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Figure 1 - Image of Prof. Dr. Peter Kremsner
This year, MSP-Maastricht’s iGEM team has started a journal initiative that gives participating iGEM Teams the opportunity to publish their work in a proceedings journal. Throughout the process, each team could submit an article that was then peer-reviewed by other teams who joined this initiative. At the same time, each submitting team also peer-reviewed two articles. The teams received the comments from both their peer-reviewers and were given time to make the recommended changes. After submission of the final versions, all participating teams could vote for their favorite article. The ones with the highest number of votes will be published in the printed version of the journal, making the entire process similar to any other scientific journal. Overall, this allowed all students to gain experience in publishing, reviewing, and editing. Due to the impact of COVID-19 on the lab work, the articles did not necessarily have to feature the teams’ research results but could also talk about the history of iGEM or anything related to synthetic biology. Since Tübingen is one of the main locations where a potential corona vaccine is being tested, we decided to interview the director of the University Hospital Tübingen who is also the head of the clinical trial for the vaccine: Prof. Dr. Peter Kremsner. Through this interview, we gained important insight into the current status of the trial. With the consent of Prof. Kremsner, we were happy to contribute our interview to the journal initiative and very proud to be a part of the printed version.

MSP Muggle Journal

Figure 2 - mRNA based vaccines
After receiving great comments and feedback about our Interview with Prof. Dr. Peter Kremsner about Covid 19 and vaccines studies we decided to also participate in the Muggle Journal from iGEM MSP. In this article we focused on delivering the same content but in a much easier way to address a wider public. Information about the SARS-CoV-2 virus is now also available for interested people who don't have a scientific background. Additionally, this time we designed some figures to make the understanding of the content easier and visual. This article will be published online and as a printed version.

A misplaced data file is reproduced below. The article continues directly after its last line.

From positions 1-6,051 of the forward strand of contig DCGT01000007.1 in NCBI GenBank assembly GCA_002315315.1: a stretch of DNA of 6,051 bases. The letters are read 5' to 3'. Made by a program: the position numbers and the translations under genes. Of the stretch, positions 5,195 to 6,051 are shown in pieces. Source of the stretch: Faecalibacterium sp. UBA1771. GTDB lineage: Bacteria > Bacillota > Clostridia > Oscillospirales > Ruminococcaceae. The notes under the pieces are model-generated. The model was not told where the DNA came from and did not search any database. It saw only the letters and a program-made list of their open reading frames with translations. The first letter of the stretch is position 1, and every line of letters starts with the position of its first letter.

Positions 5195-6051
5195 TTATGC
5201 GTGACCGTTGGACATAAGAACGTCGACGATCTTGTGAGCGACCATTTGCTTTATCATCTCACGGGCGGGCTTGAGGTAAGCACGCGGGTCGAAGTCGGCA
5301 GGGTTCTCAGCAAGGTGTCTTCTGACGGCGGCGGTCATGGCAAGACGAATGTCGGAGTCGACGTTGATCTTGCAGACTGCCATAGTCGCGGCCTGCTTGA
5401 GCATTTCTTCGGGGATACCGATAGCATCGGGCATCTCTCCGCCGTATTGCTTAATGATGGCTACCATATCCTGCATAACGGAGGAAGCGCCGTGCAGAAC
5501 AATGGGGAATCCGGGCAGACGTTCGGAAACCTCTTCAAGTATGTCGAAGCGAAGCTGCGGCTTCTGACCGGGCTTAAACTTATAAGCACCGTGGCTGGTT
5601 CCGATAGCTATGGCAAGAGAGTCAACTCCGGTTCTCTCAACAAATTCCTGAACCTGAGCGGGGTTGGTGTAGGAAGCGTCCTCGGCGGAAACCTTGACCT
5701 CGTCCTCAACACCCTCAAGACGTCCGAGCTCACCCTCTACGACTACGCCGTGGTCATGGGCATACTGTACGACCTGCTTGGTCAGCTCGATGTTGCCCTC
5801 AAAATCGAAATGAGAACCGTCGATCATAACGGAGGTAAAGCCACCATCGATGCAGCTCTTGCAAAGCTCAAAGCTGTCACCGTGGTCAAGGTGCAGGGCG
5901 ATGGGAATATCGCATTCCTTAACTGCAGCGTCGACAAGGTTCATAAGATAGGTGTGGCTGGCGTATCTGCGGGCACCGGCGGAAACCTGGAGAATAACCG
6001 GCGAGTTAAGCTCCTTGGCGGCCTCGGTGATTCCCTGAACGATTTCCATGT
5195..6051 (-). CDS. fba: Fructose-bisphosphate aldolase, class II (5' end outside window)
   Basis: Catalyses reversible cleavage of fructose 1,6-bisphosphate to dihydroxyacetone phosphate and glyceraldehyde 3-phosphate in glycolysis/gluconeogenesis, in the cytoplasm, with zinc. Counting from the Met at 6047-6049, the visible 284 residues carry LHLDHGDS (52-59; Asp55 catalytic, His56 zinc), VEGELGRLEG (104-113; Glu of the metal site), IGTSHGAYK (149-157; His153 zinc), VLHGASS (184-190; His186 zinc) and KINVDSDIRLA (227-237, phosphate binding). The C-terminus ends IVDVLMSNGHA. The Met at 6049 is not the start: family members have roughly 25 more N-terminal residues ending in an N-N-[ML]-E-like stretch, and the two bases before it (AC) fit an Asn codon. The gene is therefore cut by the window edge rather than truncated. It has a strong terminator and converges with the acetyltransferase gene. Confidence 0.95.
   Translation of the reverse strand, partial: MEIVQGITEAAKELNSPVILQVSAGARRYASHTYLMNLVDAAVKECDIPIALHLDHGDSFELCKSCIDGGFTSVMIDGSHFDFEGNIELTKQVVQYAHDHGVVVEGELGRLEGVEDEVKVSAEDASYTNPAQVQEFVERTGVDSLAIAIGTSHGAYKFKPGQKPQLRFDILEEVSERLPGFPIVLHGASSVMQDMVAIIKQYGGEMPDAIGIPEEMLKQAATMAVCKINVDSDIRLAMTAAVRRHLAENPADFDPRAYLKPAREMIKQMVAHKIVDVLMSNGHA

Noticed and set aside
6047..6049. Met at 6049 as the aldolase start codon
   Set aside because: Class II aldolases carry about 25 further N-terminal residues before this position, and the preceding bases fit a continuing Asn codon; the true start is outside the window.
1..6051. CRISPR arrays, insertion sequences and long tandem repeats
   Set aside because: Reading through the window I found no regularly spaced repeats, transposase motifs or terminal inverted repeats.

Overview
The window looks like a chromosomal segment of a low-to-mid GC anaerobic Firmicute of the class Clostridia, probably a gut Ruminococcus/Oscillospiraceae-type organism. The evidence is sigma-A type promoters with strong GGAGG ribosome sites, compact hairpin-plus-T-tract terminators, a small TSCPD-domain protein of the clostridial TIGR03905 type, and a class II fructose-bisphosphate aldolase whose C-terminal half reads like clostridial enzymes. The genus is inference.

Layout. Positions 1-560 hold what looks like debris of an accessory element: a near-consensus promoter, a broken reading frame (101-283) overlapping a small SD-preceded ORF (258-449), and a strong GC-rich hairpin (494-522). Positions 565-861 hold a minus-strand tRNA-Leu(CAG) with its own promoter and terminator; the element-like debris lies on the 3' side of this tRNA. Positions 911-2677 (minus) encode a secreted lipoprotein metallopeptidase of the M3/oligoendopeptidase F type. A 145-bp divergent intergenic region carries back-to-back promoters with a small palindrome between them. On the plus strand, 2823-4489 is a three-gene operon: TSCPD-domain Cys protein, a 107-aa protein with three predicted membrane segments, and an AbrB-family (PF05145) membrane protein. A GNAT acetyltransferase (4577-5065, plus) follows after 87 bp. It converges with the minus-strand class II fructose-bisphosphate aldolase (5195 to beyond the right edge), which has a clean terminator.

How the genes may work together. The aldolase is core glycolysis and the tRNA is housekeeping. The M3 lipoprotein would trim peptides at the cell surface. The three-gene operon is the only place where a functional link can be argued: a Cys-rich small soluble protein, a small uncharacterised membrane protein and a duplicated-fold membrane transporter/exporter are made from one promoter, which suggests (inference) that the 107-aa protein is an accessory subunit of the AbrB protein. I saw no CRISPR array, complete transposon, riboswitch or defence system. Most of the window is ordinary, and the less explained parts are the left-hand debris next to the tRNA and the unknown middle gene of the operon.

Figure 1

iGEM Team Waterloo was a close partner of us for exchanging helpful information and ideas, especially concerning the drylab. During our icebreaker meeting, the large intersection of our projects and of our plans for modelling became apparent: we both wanted to explore and improve the binding of a protein to metal ions with the help of bioinformatics tools. In the following meetings, we proceeded to give updates on our respective progress and discussed problems that appeared. For instance, we learned about which tools work best for which tasks and a new way to model inorganic atoms, while we could share a workflow for finding possible positions to mutate in a protein. After exchanging our experiences and results in molecular dynamics simulation, we were informed about the possibility of the usage of quantum mechanical force fields for this cause. We are very thankful for this input which influenced our path strongly.
Figure 3 - Image of a meeting with iGEM Team Waterloo